The second challenge for ‘10 Weeks : 10 Sounds‘ is a little more complex than the first and resulted in three long pieces in a fairly laid-back smoky jazz-club sort of style.
NodeBeat is a graphical sequencer for the iPad and iPhone that is simple in concept, but can result in some complex music. It uses a series of ‘nodes’ that trigger either a musical note or a drum beat according to how close the nodes are together. This can be further refined by use of specific scales and waveforms, tempos and transpose levels, as well as the ability to turn on movement and gravity. Under these last options, the nodes move around on their own accord, introducing a gradually changing random factor.
I’ve worked with NodeBeat before, to provide the rhythm for Drei Viertel Drei’s ‘Igor’s Jigsaw‘. For that song Katharina put the rhythm together and I used NodeBeat’s MIDI-out to trigger body part samples; this time I stuck to using NodeBeat’s own sounds, rather than introducing another instrument, but the MIDI facilities really turn the software into a serious tool for creating musical patterns.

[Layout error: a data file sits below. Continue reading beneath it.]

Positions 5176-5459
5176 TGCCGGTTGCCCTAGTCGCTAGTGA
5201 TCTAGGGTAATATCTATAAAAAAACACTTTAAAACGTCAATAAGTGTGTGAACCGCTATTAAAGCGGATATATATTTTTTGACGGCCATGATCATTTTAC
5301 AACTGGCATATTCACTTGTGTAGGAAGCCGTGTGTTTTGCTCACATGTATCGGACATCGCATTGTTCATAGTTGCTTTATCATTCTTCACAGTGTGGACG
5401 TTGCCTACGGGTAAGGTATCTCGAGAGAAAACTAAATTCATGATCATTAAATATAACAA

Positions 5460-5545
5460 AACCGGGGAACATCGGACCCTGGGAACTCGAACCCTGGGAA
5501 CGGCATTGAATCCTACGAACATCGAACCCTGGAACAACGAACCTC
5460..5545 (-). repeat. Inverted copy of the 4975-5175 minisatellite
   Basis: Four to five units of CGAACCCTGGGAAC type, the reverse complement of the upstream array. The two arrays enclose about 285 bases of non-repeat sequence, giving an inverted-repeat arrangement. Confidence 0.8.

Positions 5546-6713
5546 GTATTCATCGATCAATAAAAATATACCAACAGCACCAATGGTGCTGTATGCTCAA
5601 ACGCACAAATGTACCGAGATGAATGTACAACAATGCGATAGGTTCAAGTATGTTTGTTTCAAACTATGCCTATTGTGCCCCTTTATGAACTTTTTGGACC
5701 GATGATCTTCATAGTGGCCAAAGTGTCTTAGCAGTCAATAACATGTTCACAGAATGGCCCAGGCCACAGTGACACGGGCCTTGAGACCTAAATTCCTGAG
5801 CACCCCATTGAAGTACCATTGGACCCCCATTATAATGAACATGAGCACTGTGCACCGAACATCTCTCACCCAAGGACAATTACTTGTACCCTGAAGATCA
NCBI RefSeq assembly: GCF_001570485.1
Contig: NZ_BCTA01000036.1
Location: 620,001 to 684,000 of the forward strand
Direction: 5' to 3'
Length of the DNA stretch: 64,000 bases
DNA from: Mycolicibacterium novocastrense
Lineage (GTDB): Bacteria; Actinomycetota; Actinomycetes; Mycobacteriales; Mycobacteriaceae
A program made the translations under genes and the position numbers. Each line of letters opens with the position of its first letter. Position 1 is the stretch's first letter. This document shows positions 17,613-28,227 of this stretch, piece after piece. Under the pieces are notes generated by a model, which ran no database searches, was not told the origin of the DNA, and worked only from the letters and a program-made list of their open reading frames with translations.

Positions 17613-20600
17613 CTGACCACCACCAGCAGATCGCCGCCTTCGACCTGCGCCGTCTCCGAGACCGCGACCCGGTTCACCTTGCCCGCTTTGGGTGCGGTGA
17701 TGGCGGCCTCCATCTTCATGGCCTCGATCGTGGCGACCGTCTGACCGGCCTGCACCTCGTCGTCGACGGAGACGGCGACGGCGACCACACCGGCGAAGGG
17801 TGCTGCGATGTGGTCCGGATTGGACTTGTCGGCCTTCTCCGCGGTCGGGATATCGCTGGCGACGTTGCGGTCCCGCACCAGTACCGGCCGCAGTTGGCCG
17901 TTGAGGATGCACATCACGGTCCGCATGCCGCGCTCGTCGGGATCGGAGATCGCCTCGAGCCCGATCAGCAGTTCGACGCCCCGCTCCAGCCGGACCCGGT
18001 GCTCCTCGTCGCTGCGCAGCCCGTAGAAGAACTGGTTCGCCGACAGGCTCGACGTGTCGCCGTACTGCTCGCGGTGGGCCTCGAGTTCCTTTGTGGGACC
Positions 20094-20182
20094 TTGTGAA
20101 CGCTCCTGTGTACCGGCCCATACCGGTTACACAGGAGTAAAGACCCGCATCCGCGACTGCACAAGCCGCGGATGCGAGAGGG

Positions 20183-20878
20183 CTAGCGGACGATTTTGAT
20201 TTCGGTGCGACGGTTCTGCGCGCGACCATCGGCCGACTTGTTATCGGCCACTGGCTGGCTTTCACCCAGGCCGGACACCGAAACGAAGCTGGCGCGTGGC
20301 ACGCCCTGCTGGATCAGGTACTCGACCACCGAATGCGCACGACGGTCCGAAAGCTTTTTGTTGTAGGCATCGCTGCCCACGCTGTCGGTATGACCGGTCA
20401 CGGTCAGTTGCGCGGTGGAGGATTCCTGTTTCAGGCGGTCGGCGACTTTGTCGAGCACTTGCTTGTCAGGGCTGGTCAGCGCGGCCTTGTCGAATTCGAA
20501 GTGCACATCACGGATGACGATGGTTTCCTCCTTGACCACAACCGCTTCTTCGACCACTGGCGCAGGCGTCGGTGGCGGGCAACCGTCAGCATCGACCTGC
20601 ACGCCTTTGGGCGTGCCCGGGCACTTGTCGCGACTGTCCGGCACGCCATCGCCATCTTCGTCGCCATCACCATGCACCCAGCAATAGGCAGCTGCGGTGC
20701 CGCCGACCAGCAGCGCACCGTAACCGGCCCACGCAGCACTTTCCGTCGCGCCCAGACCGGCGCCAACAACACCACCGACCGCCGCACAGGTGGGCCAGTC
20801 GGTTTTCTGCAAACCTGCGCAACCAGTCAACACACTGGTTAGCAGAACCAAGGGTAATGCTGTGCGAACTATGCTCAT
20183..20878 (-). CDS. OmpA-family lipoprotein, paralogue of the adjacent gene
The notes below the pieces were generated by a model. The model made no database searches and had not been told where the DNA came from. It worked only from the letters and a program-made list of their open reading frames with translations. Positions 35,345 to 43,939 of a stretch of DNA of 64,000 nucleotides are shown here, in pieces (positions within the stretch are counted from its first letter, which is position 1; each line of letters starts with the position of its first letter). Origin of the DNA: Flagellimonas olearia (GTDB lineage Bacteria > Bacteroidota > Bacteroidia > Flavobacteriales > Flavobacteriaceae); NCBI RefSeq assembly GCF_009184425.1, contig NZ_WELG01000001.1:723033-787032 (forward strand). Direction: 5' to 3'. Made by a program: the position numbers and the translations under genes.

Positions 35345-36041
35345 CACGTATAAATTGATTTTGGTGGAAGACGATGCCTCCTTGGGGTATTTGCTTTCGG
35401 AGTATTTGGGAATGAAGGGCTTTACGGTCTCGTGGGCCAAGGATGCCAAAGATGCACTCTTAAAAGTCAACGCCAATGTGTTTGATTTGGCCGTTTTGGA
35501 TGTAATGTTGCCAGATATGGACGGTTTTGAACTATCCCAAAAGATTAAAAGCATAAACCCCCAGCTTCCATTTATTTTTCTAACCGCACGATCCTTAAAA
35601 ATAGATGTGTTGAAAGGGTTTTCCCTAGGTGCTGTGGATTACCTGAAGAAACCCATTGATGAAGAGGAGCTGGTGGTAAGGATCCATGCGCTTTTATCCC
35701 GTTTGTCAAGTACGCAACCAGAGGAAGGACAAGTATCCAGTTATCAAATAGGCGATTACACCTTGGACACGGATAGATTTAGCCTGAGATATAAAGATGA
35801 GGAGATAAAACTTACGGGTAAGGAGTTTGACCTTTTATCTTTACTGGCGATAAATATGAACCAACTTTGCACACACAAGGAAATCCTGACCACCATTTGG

The clarinet is a Rudall Carte Graduate model, B-flat, which is a bit of a culture shock for a guitarist used to playing a ‘C’ and hearing the same note. I’ve only used the instrument a few times before, mostly on The Lunacy Board’s ‘Difficult Second‘ album, but I needed to dig around to make sure I was using the right fingerings, since there are rather a lot of keys on a clarinet.
The first piece uses both NodeBeat’s rhythm and its built-in keyboard. I set up a group of nodes, then switched them all off, before switching them on gradually a few at a time, in-between improvising a lead line with the keyboard. Clarinet parts were then overdubbed, treated with some reverb and a little EQ.
The second track was created in a similar manner, though I changed the waveform halfway through the piece as well as moving some nodes as the piece was playing. There is a little less keyboard use on this track, leaving room for the clarinet parts to take the lead more than on the first one.
For the last track, I switched on the movement and gravity options, resulting in the nodes wandering around the screen and creating a more sporadic rhythm that was a little trickier to keep time with, so this piece is shorter and sounds a little more like free jazz than the others. To avoid the rhythm becoming a sludgy mess, I kept the number of nodes to a manageable number, leaving plenty of space in the resulting track.